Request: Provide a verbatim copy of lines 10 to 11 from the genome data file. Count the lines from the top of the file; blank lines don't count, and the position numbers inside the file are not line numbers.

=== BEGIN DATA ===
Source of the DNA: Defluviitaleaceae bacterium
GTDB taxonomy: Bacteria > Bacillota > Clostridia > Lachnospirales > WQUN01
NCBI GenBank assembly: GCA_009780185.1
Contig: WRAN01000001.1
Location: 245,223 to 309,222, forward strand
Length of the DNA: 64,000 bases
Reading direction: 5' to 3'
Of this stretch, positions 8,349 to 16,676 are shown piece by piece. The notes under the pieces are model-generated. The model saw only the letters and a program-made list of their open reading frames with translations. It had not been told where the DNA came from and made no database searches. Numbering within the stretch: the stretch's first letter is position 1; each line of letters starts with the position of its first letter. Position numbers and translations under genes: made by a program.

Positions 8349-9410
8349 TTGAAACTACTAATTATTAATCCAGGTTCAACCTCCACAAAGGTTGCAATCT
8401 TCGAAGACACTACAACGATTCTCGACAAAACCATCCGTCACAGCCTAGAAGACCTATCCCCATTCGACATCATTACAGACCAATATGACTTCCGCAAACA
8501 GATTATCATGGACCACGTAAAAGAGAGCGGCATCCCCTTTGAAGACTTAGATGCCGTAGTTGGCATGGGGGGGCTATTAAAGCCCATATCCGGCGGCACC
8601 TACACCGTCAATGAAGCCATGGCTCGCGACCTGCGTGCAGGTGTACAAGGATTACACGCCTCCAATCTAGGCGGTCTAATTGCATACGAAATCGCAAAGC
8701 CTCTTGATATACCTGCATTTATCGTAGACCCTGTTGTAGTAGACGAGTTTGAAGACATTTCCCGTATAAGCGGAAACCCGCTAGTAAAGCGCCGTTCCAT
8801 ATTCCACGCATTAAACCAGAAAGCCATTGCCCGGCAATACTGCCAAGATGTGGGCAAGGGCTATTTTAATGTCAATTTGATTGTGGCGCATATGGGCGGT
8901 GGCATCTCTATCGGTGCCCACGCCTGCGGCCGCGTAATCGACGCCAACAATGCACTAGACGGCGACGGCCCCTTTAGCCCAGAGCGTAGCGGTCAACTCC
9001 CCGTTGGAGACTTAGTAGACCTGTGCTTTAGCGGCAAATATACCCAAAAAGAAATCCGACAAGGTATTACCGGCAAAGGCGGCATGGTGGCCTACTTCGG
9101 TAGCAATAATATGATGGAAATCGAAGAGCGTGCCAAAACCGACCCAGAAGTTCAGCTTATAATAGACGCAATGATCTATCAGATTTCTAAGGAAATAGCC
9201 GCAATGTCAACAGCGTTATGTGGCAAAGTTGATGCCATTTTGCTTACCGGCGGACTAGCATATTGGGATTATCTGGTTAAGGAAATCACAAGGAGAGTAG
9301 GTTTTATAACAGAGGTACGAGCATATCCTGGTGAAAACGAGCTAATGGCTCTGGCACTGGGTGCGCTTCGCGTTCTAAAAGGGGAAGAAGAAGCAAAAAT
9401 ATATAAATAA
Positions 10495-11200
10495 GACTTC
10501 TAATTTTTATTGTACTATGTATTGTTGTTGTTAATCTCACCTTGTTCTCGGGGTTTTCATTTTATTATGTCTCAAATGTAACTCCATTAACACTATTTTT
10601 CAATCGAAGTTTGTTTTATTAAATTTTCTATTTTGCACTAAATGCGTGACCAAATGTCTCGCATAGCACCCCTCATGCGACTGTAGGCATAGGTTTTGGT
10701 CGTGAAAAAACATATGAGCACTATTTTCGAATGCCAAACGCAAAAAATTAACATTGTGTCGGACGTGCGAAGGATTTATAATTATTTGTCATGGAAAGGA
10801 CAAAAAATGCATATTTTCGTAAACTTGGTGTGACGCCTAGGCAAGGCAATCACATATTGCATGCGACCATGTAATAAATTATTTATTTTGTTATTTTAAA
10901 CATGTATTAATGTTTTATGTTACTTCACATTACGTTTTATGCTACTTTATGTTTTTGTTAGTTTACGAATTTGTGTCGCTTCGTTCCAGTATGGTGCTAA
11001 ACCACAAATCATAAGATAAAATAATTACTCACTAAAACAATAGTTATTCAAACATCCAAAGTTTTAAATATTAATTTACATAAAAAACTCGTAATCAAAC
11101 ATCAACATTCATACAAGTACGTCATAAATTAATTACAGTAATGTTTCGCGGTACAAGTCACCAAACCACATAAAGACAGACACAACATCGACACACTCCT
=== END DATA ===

8349 TTGAAACTACTAATTATTAATCCAGGTTCAACCTCCACAAAGGTTGCAATCT
8401 TCGAAGACACTACAACGATTCTCGACAAAACCATCCGTCACAGCCTAGAAGACCTATCCCCATTCGACATCATTACAGACCAATATGACTTCCGCAAACA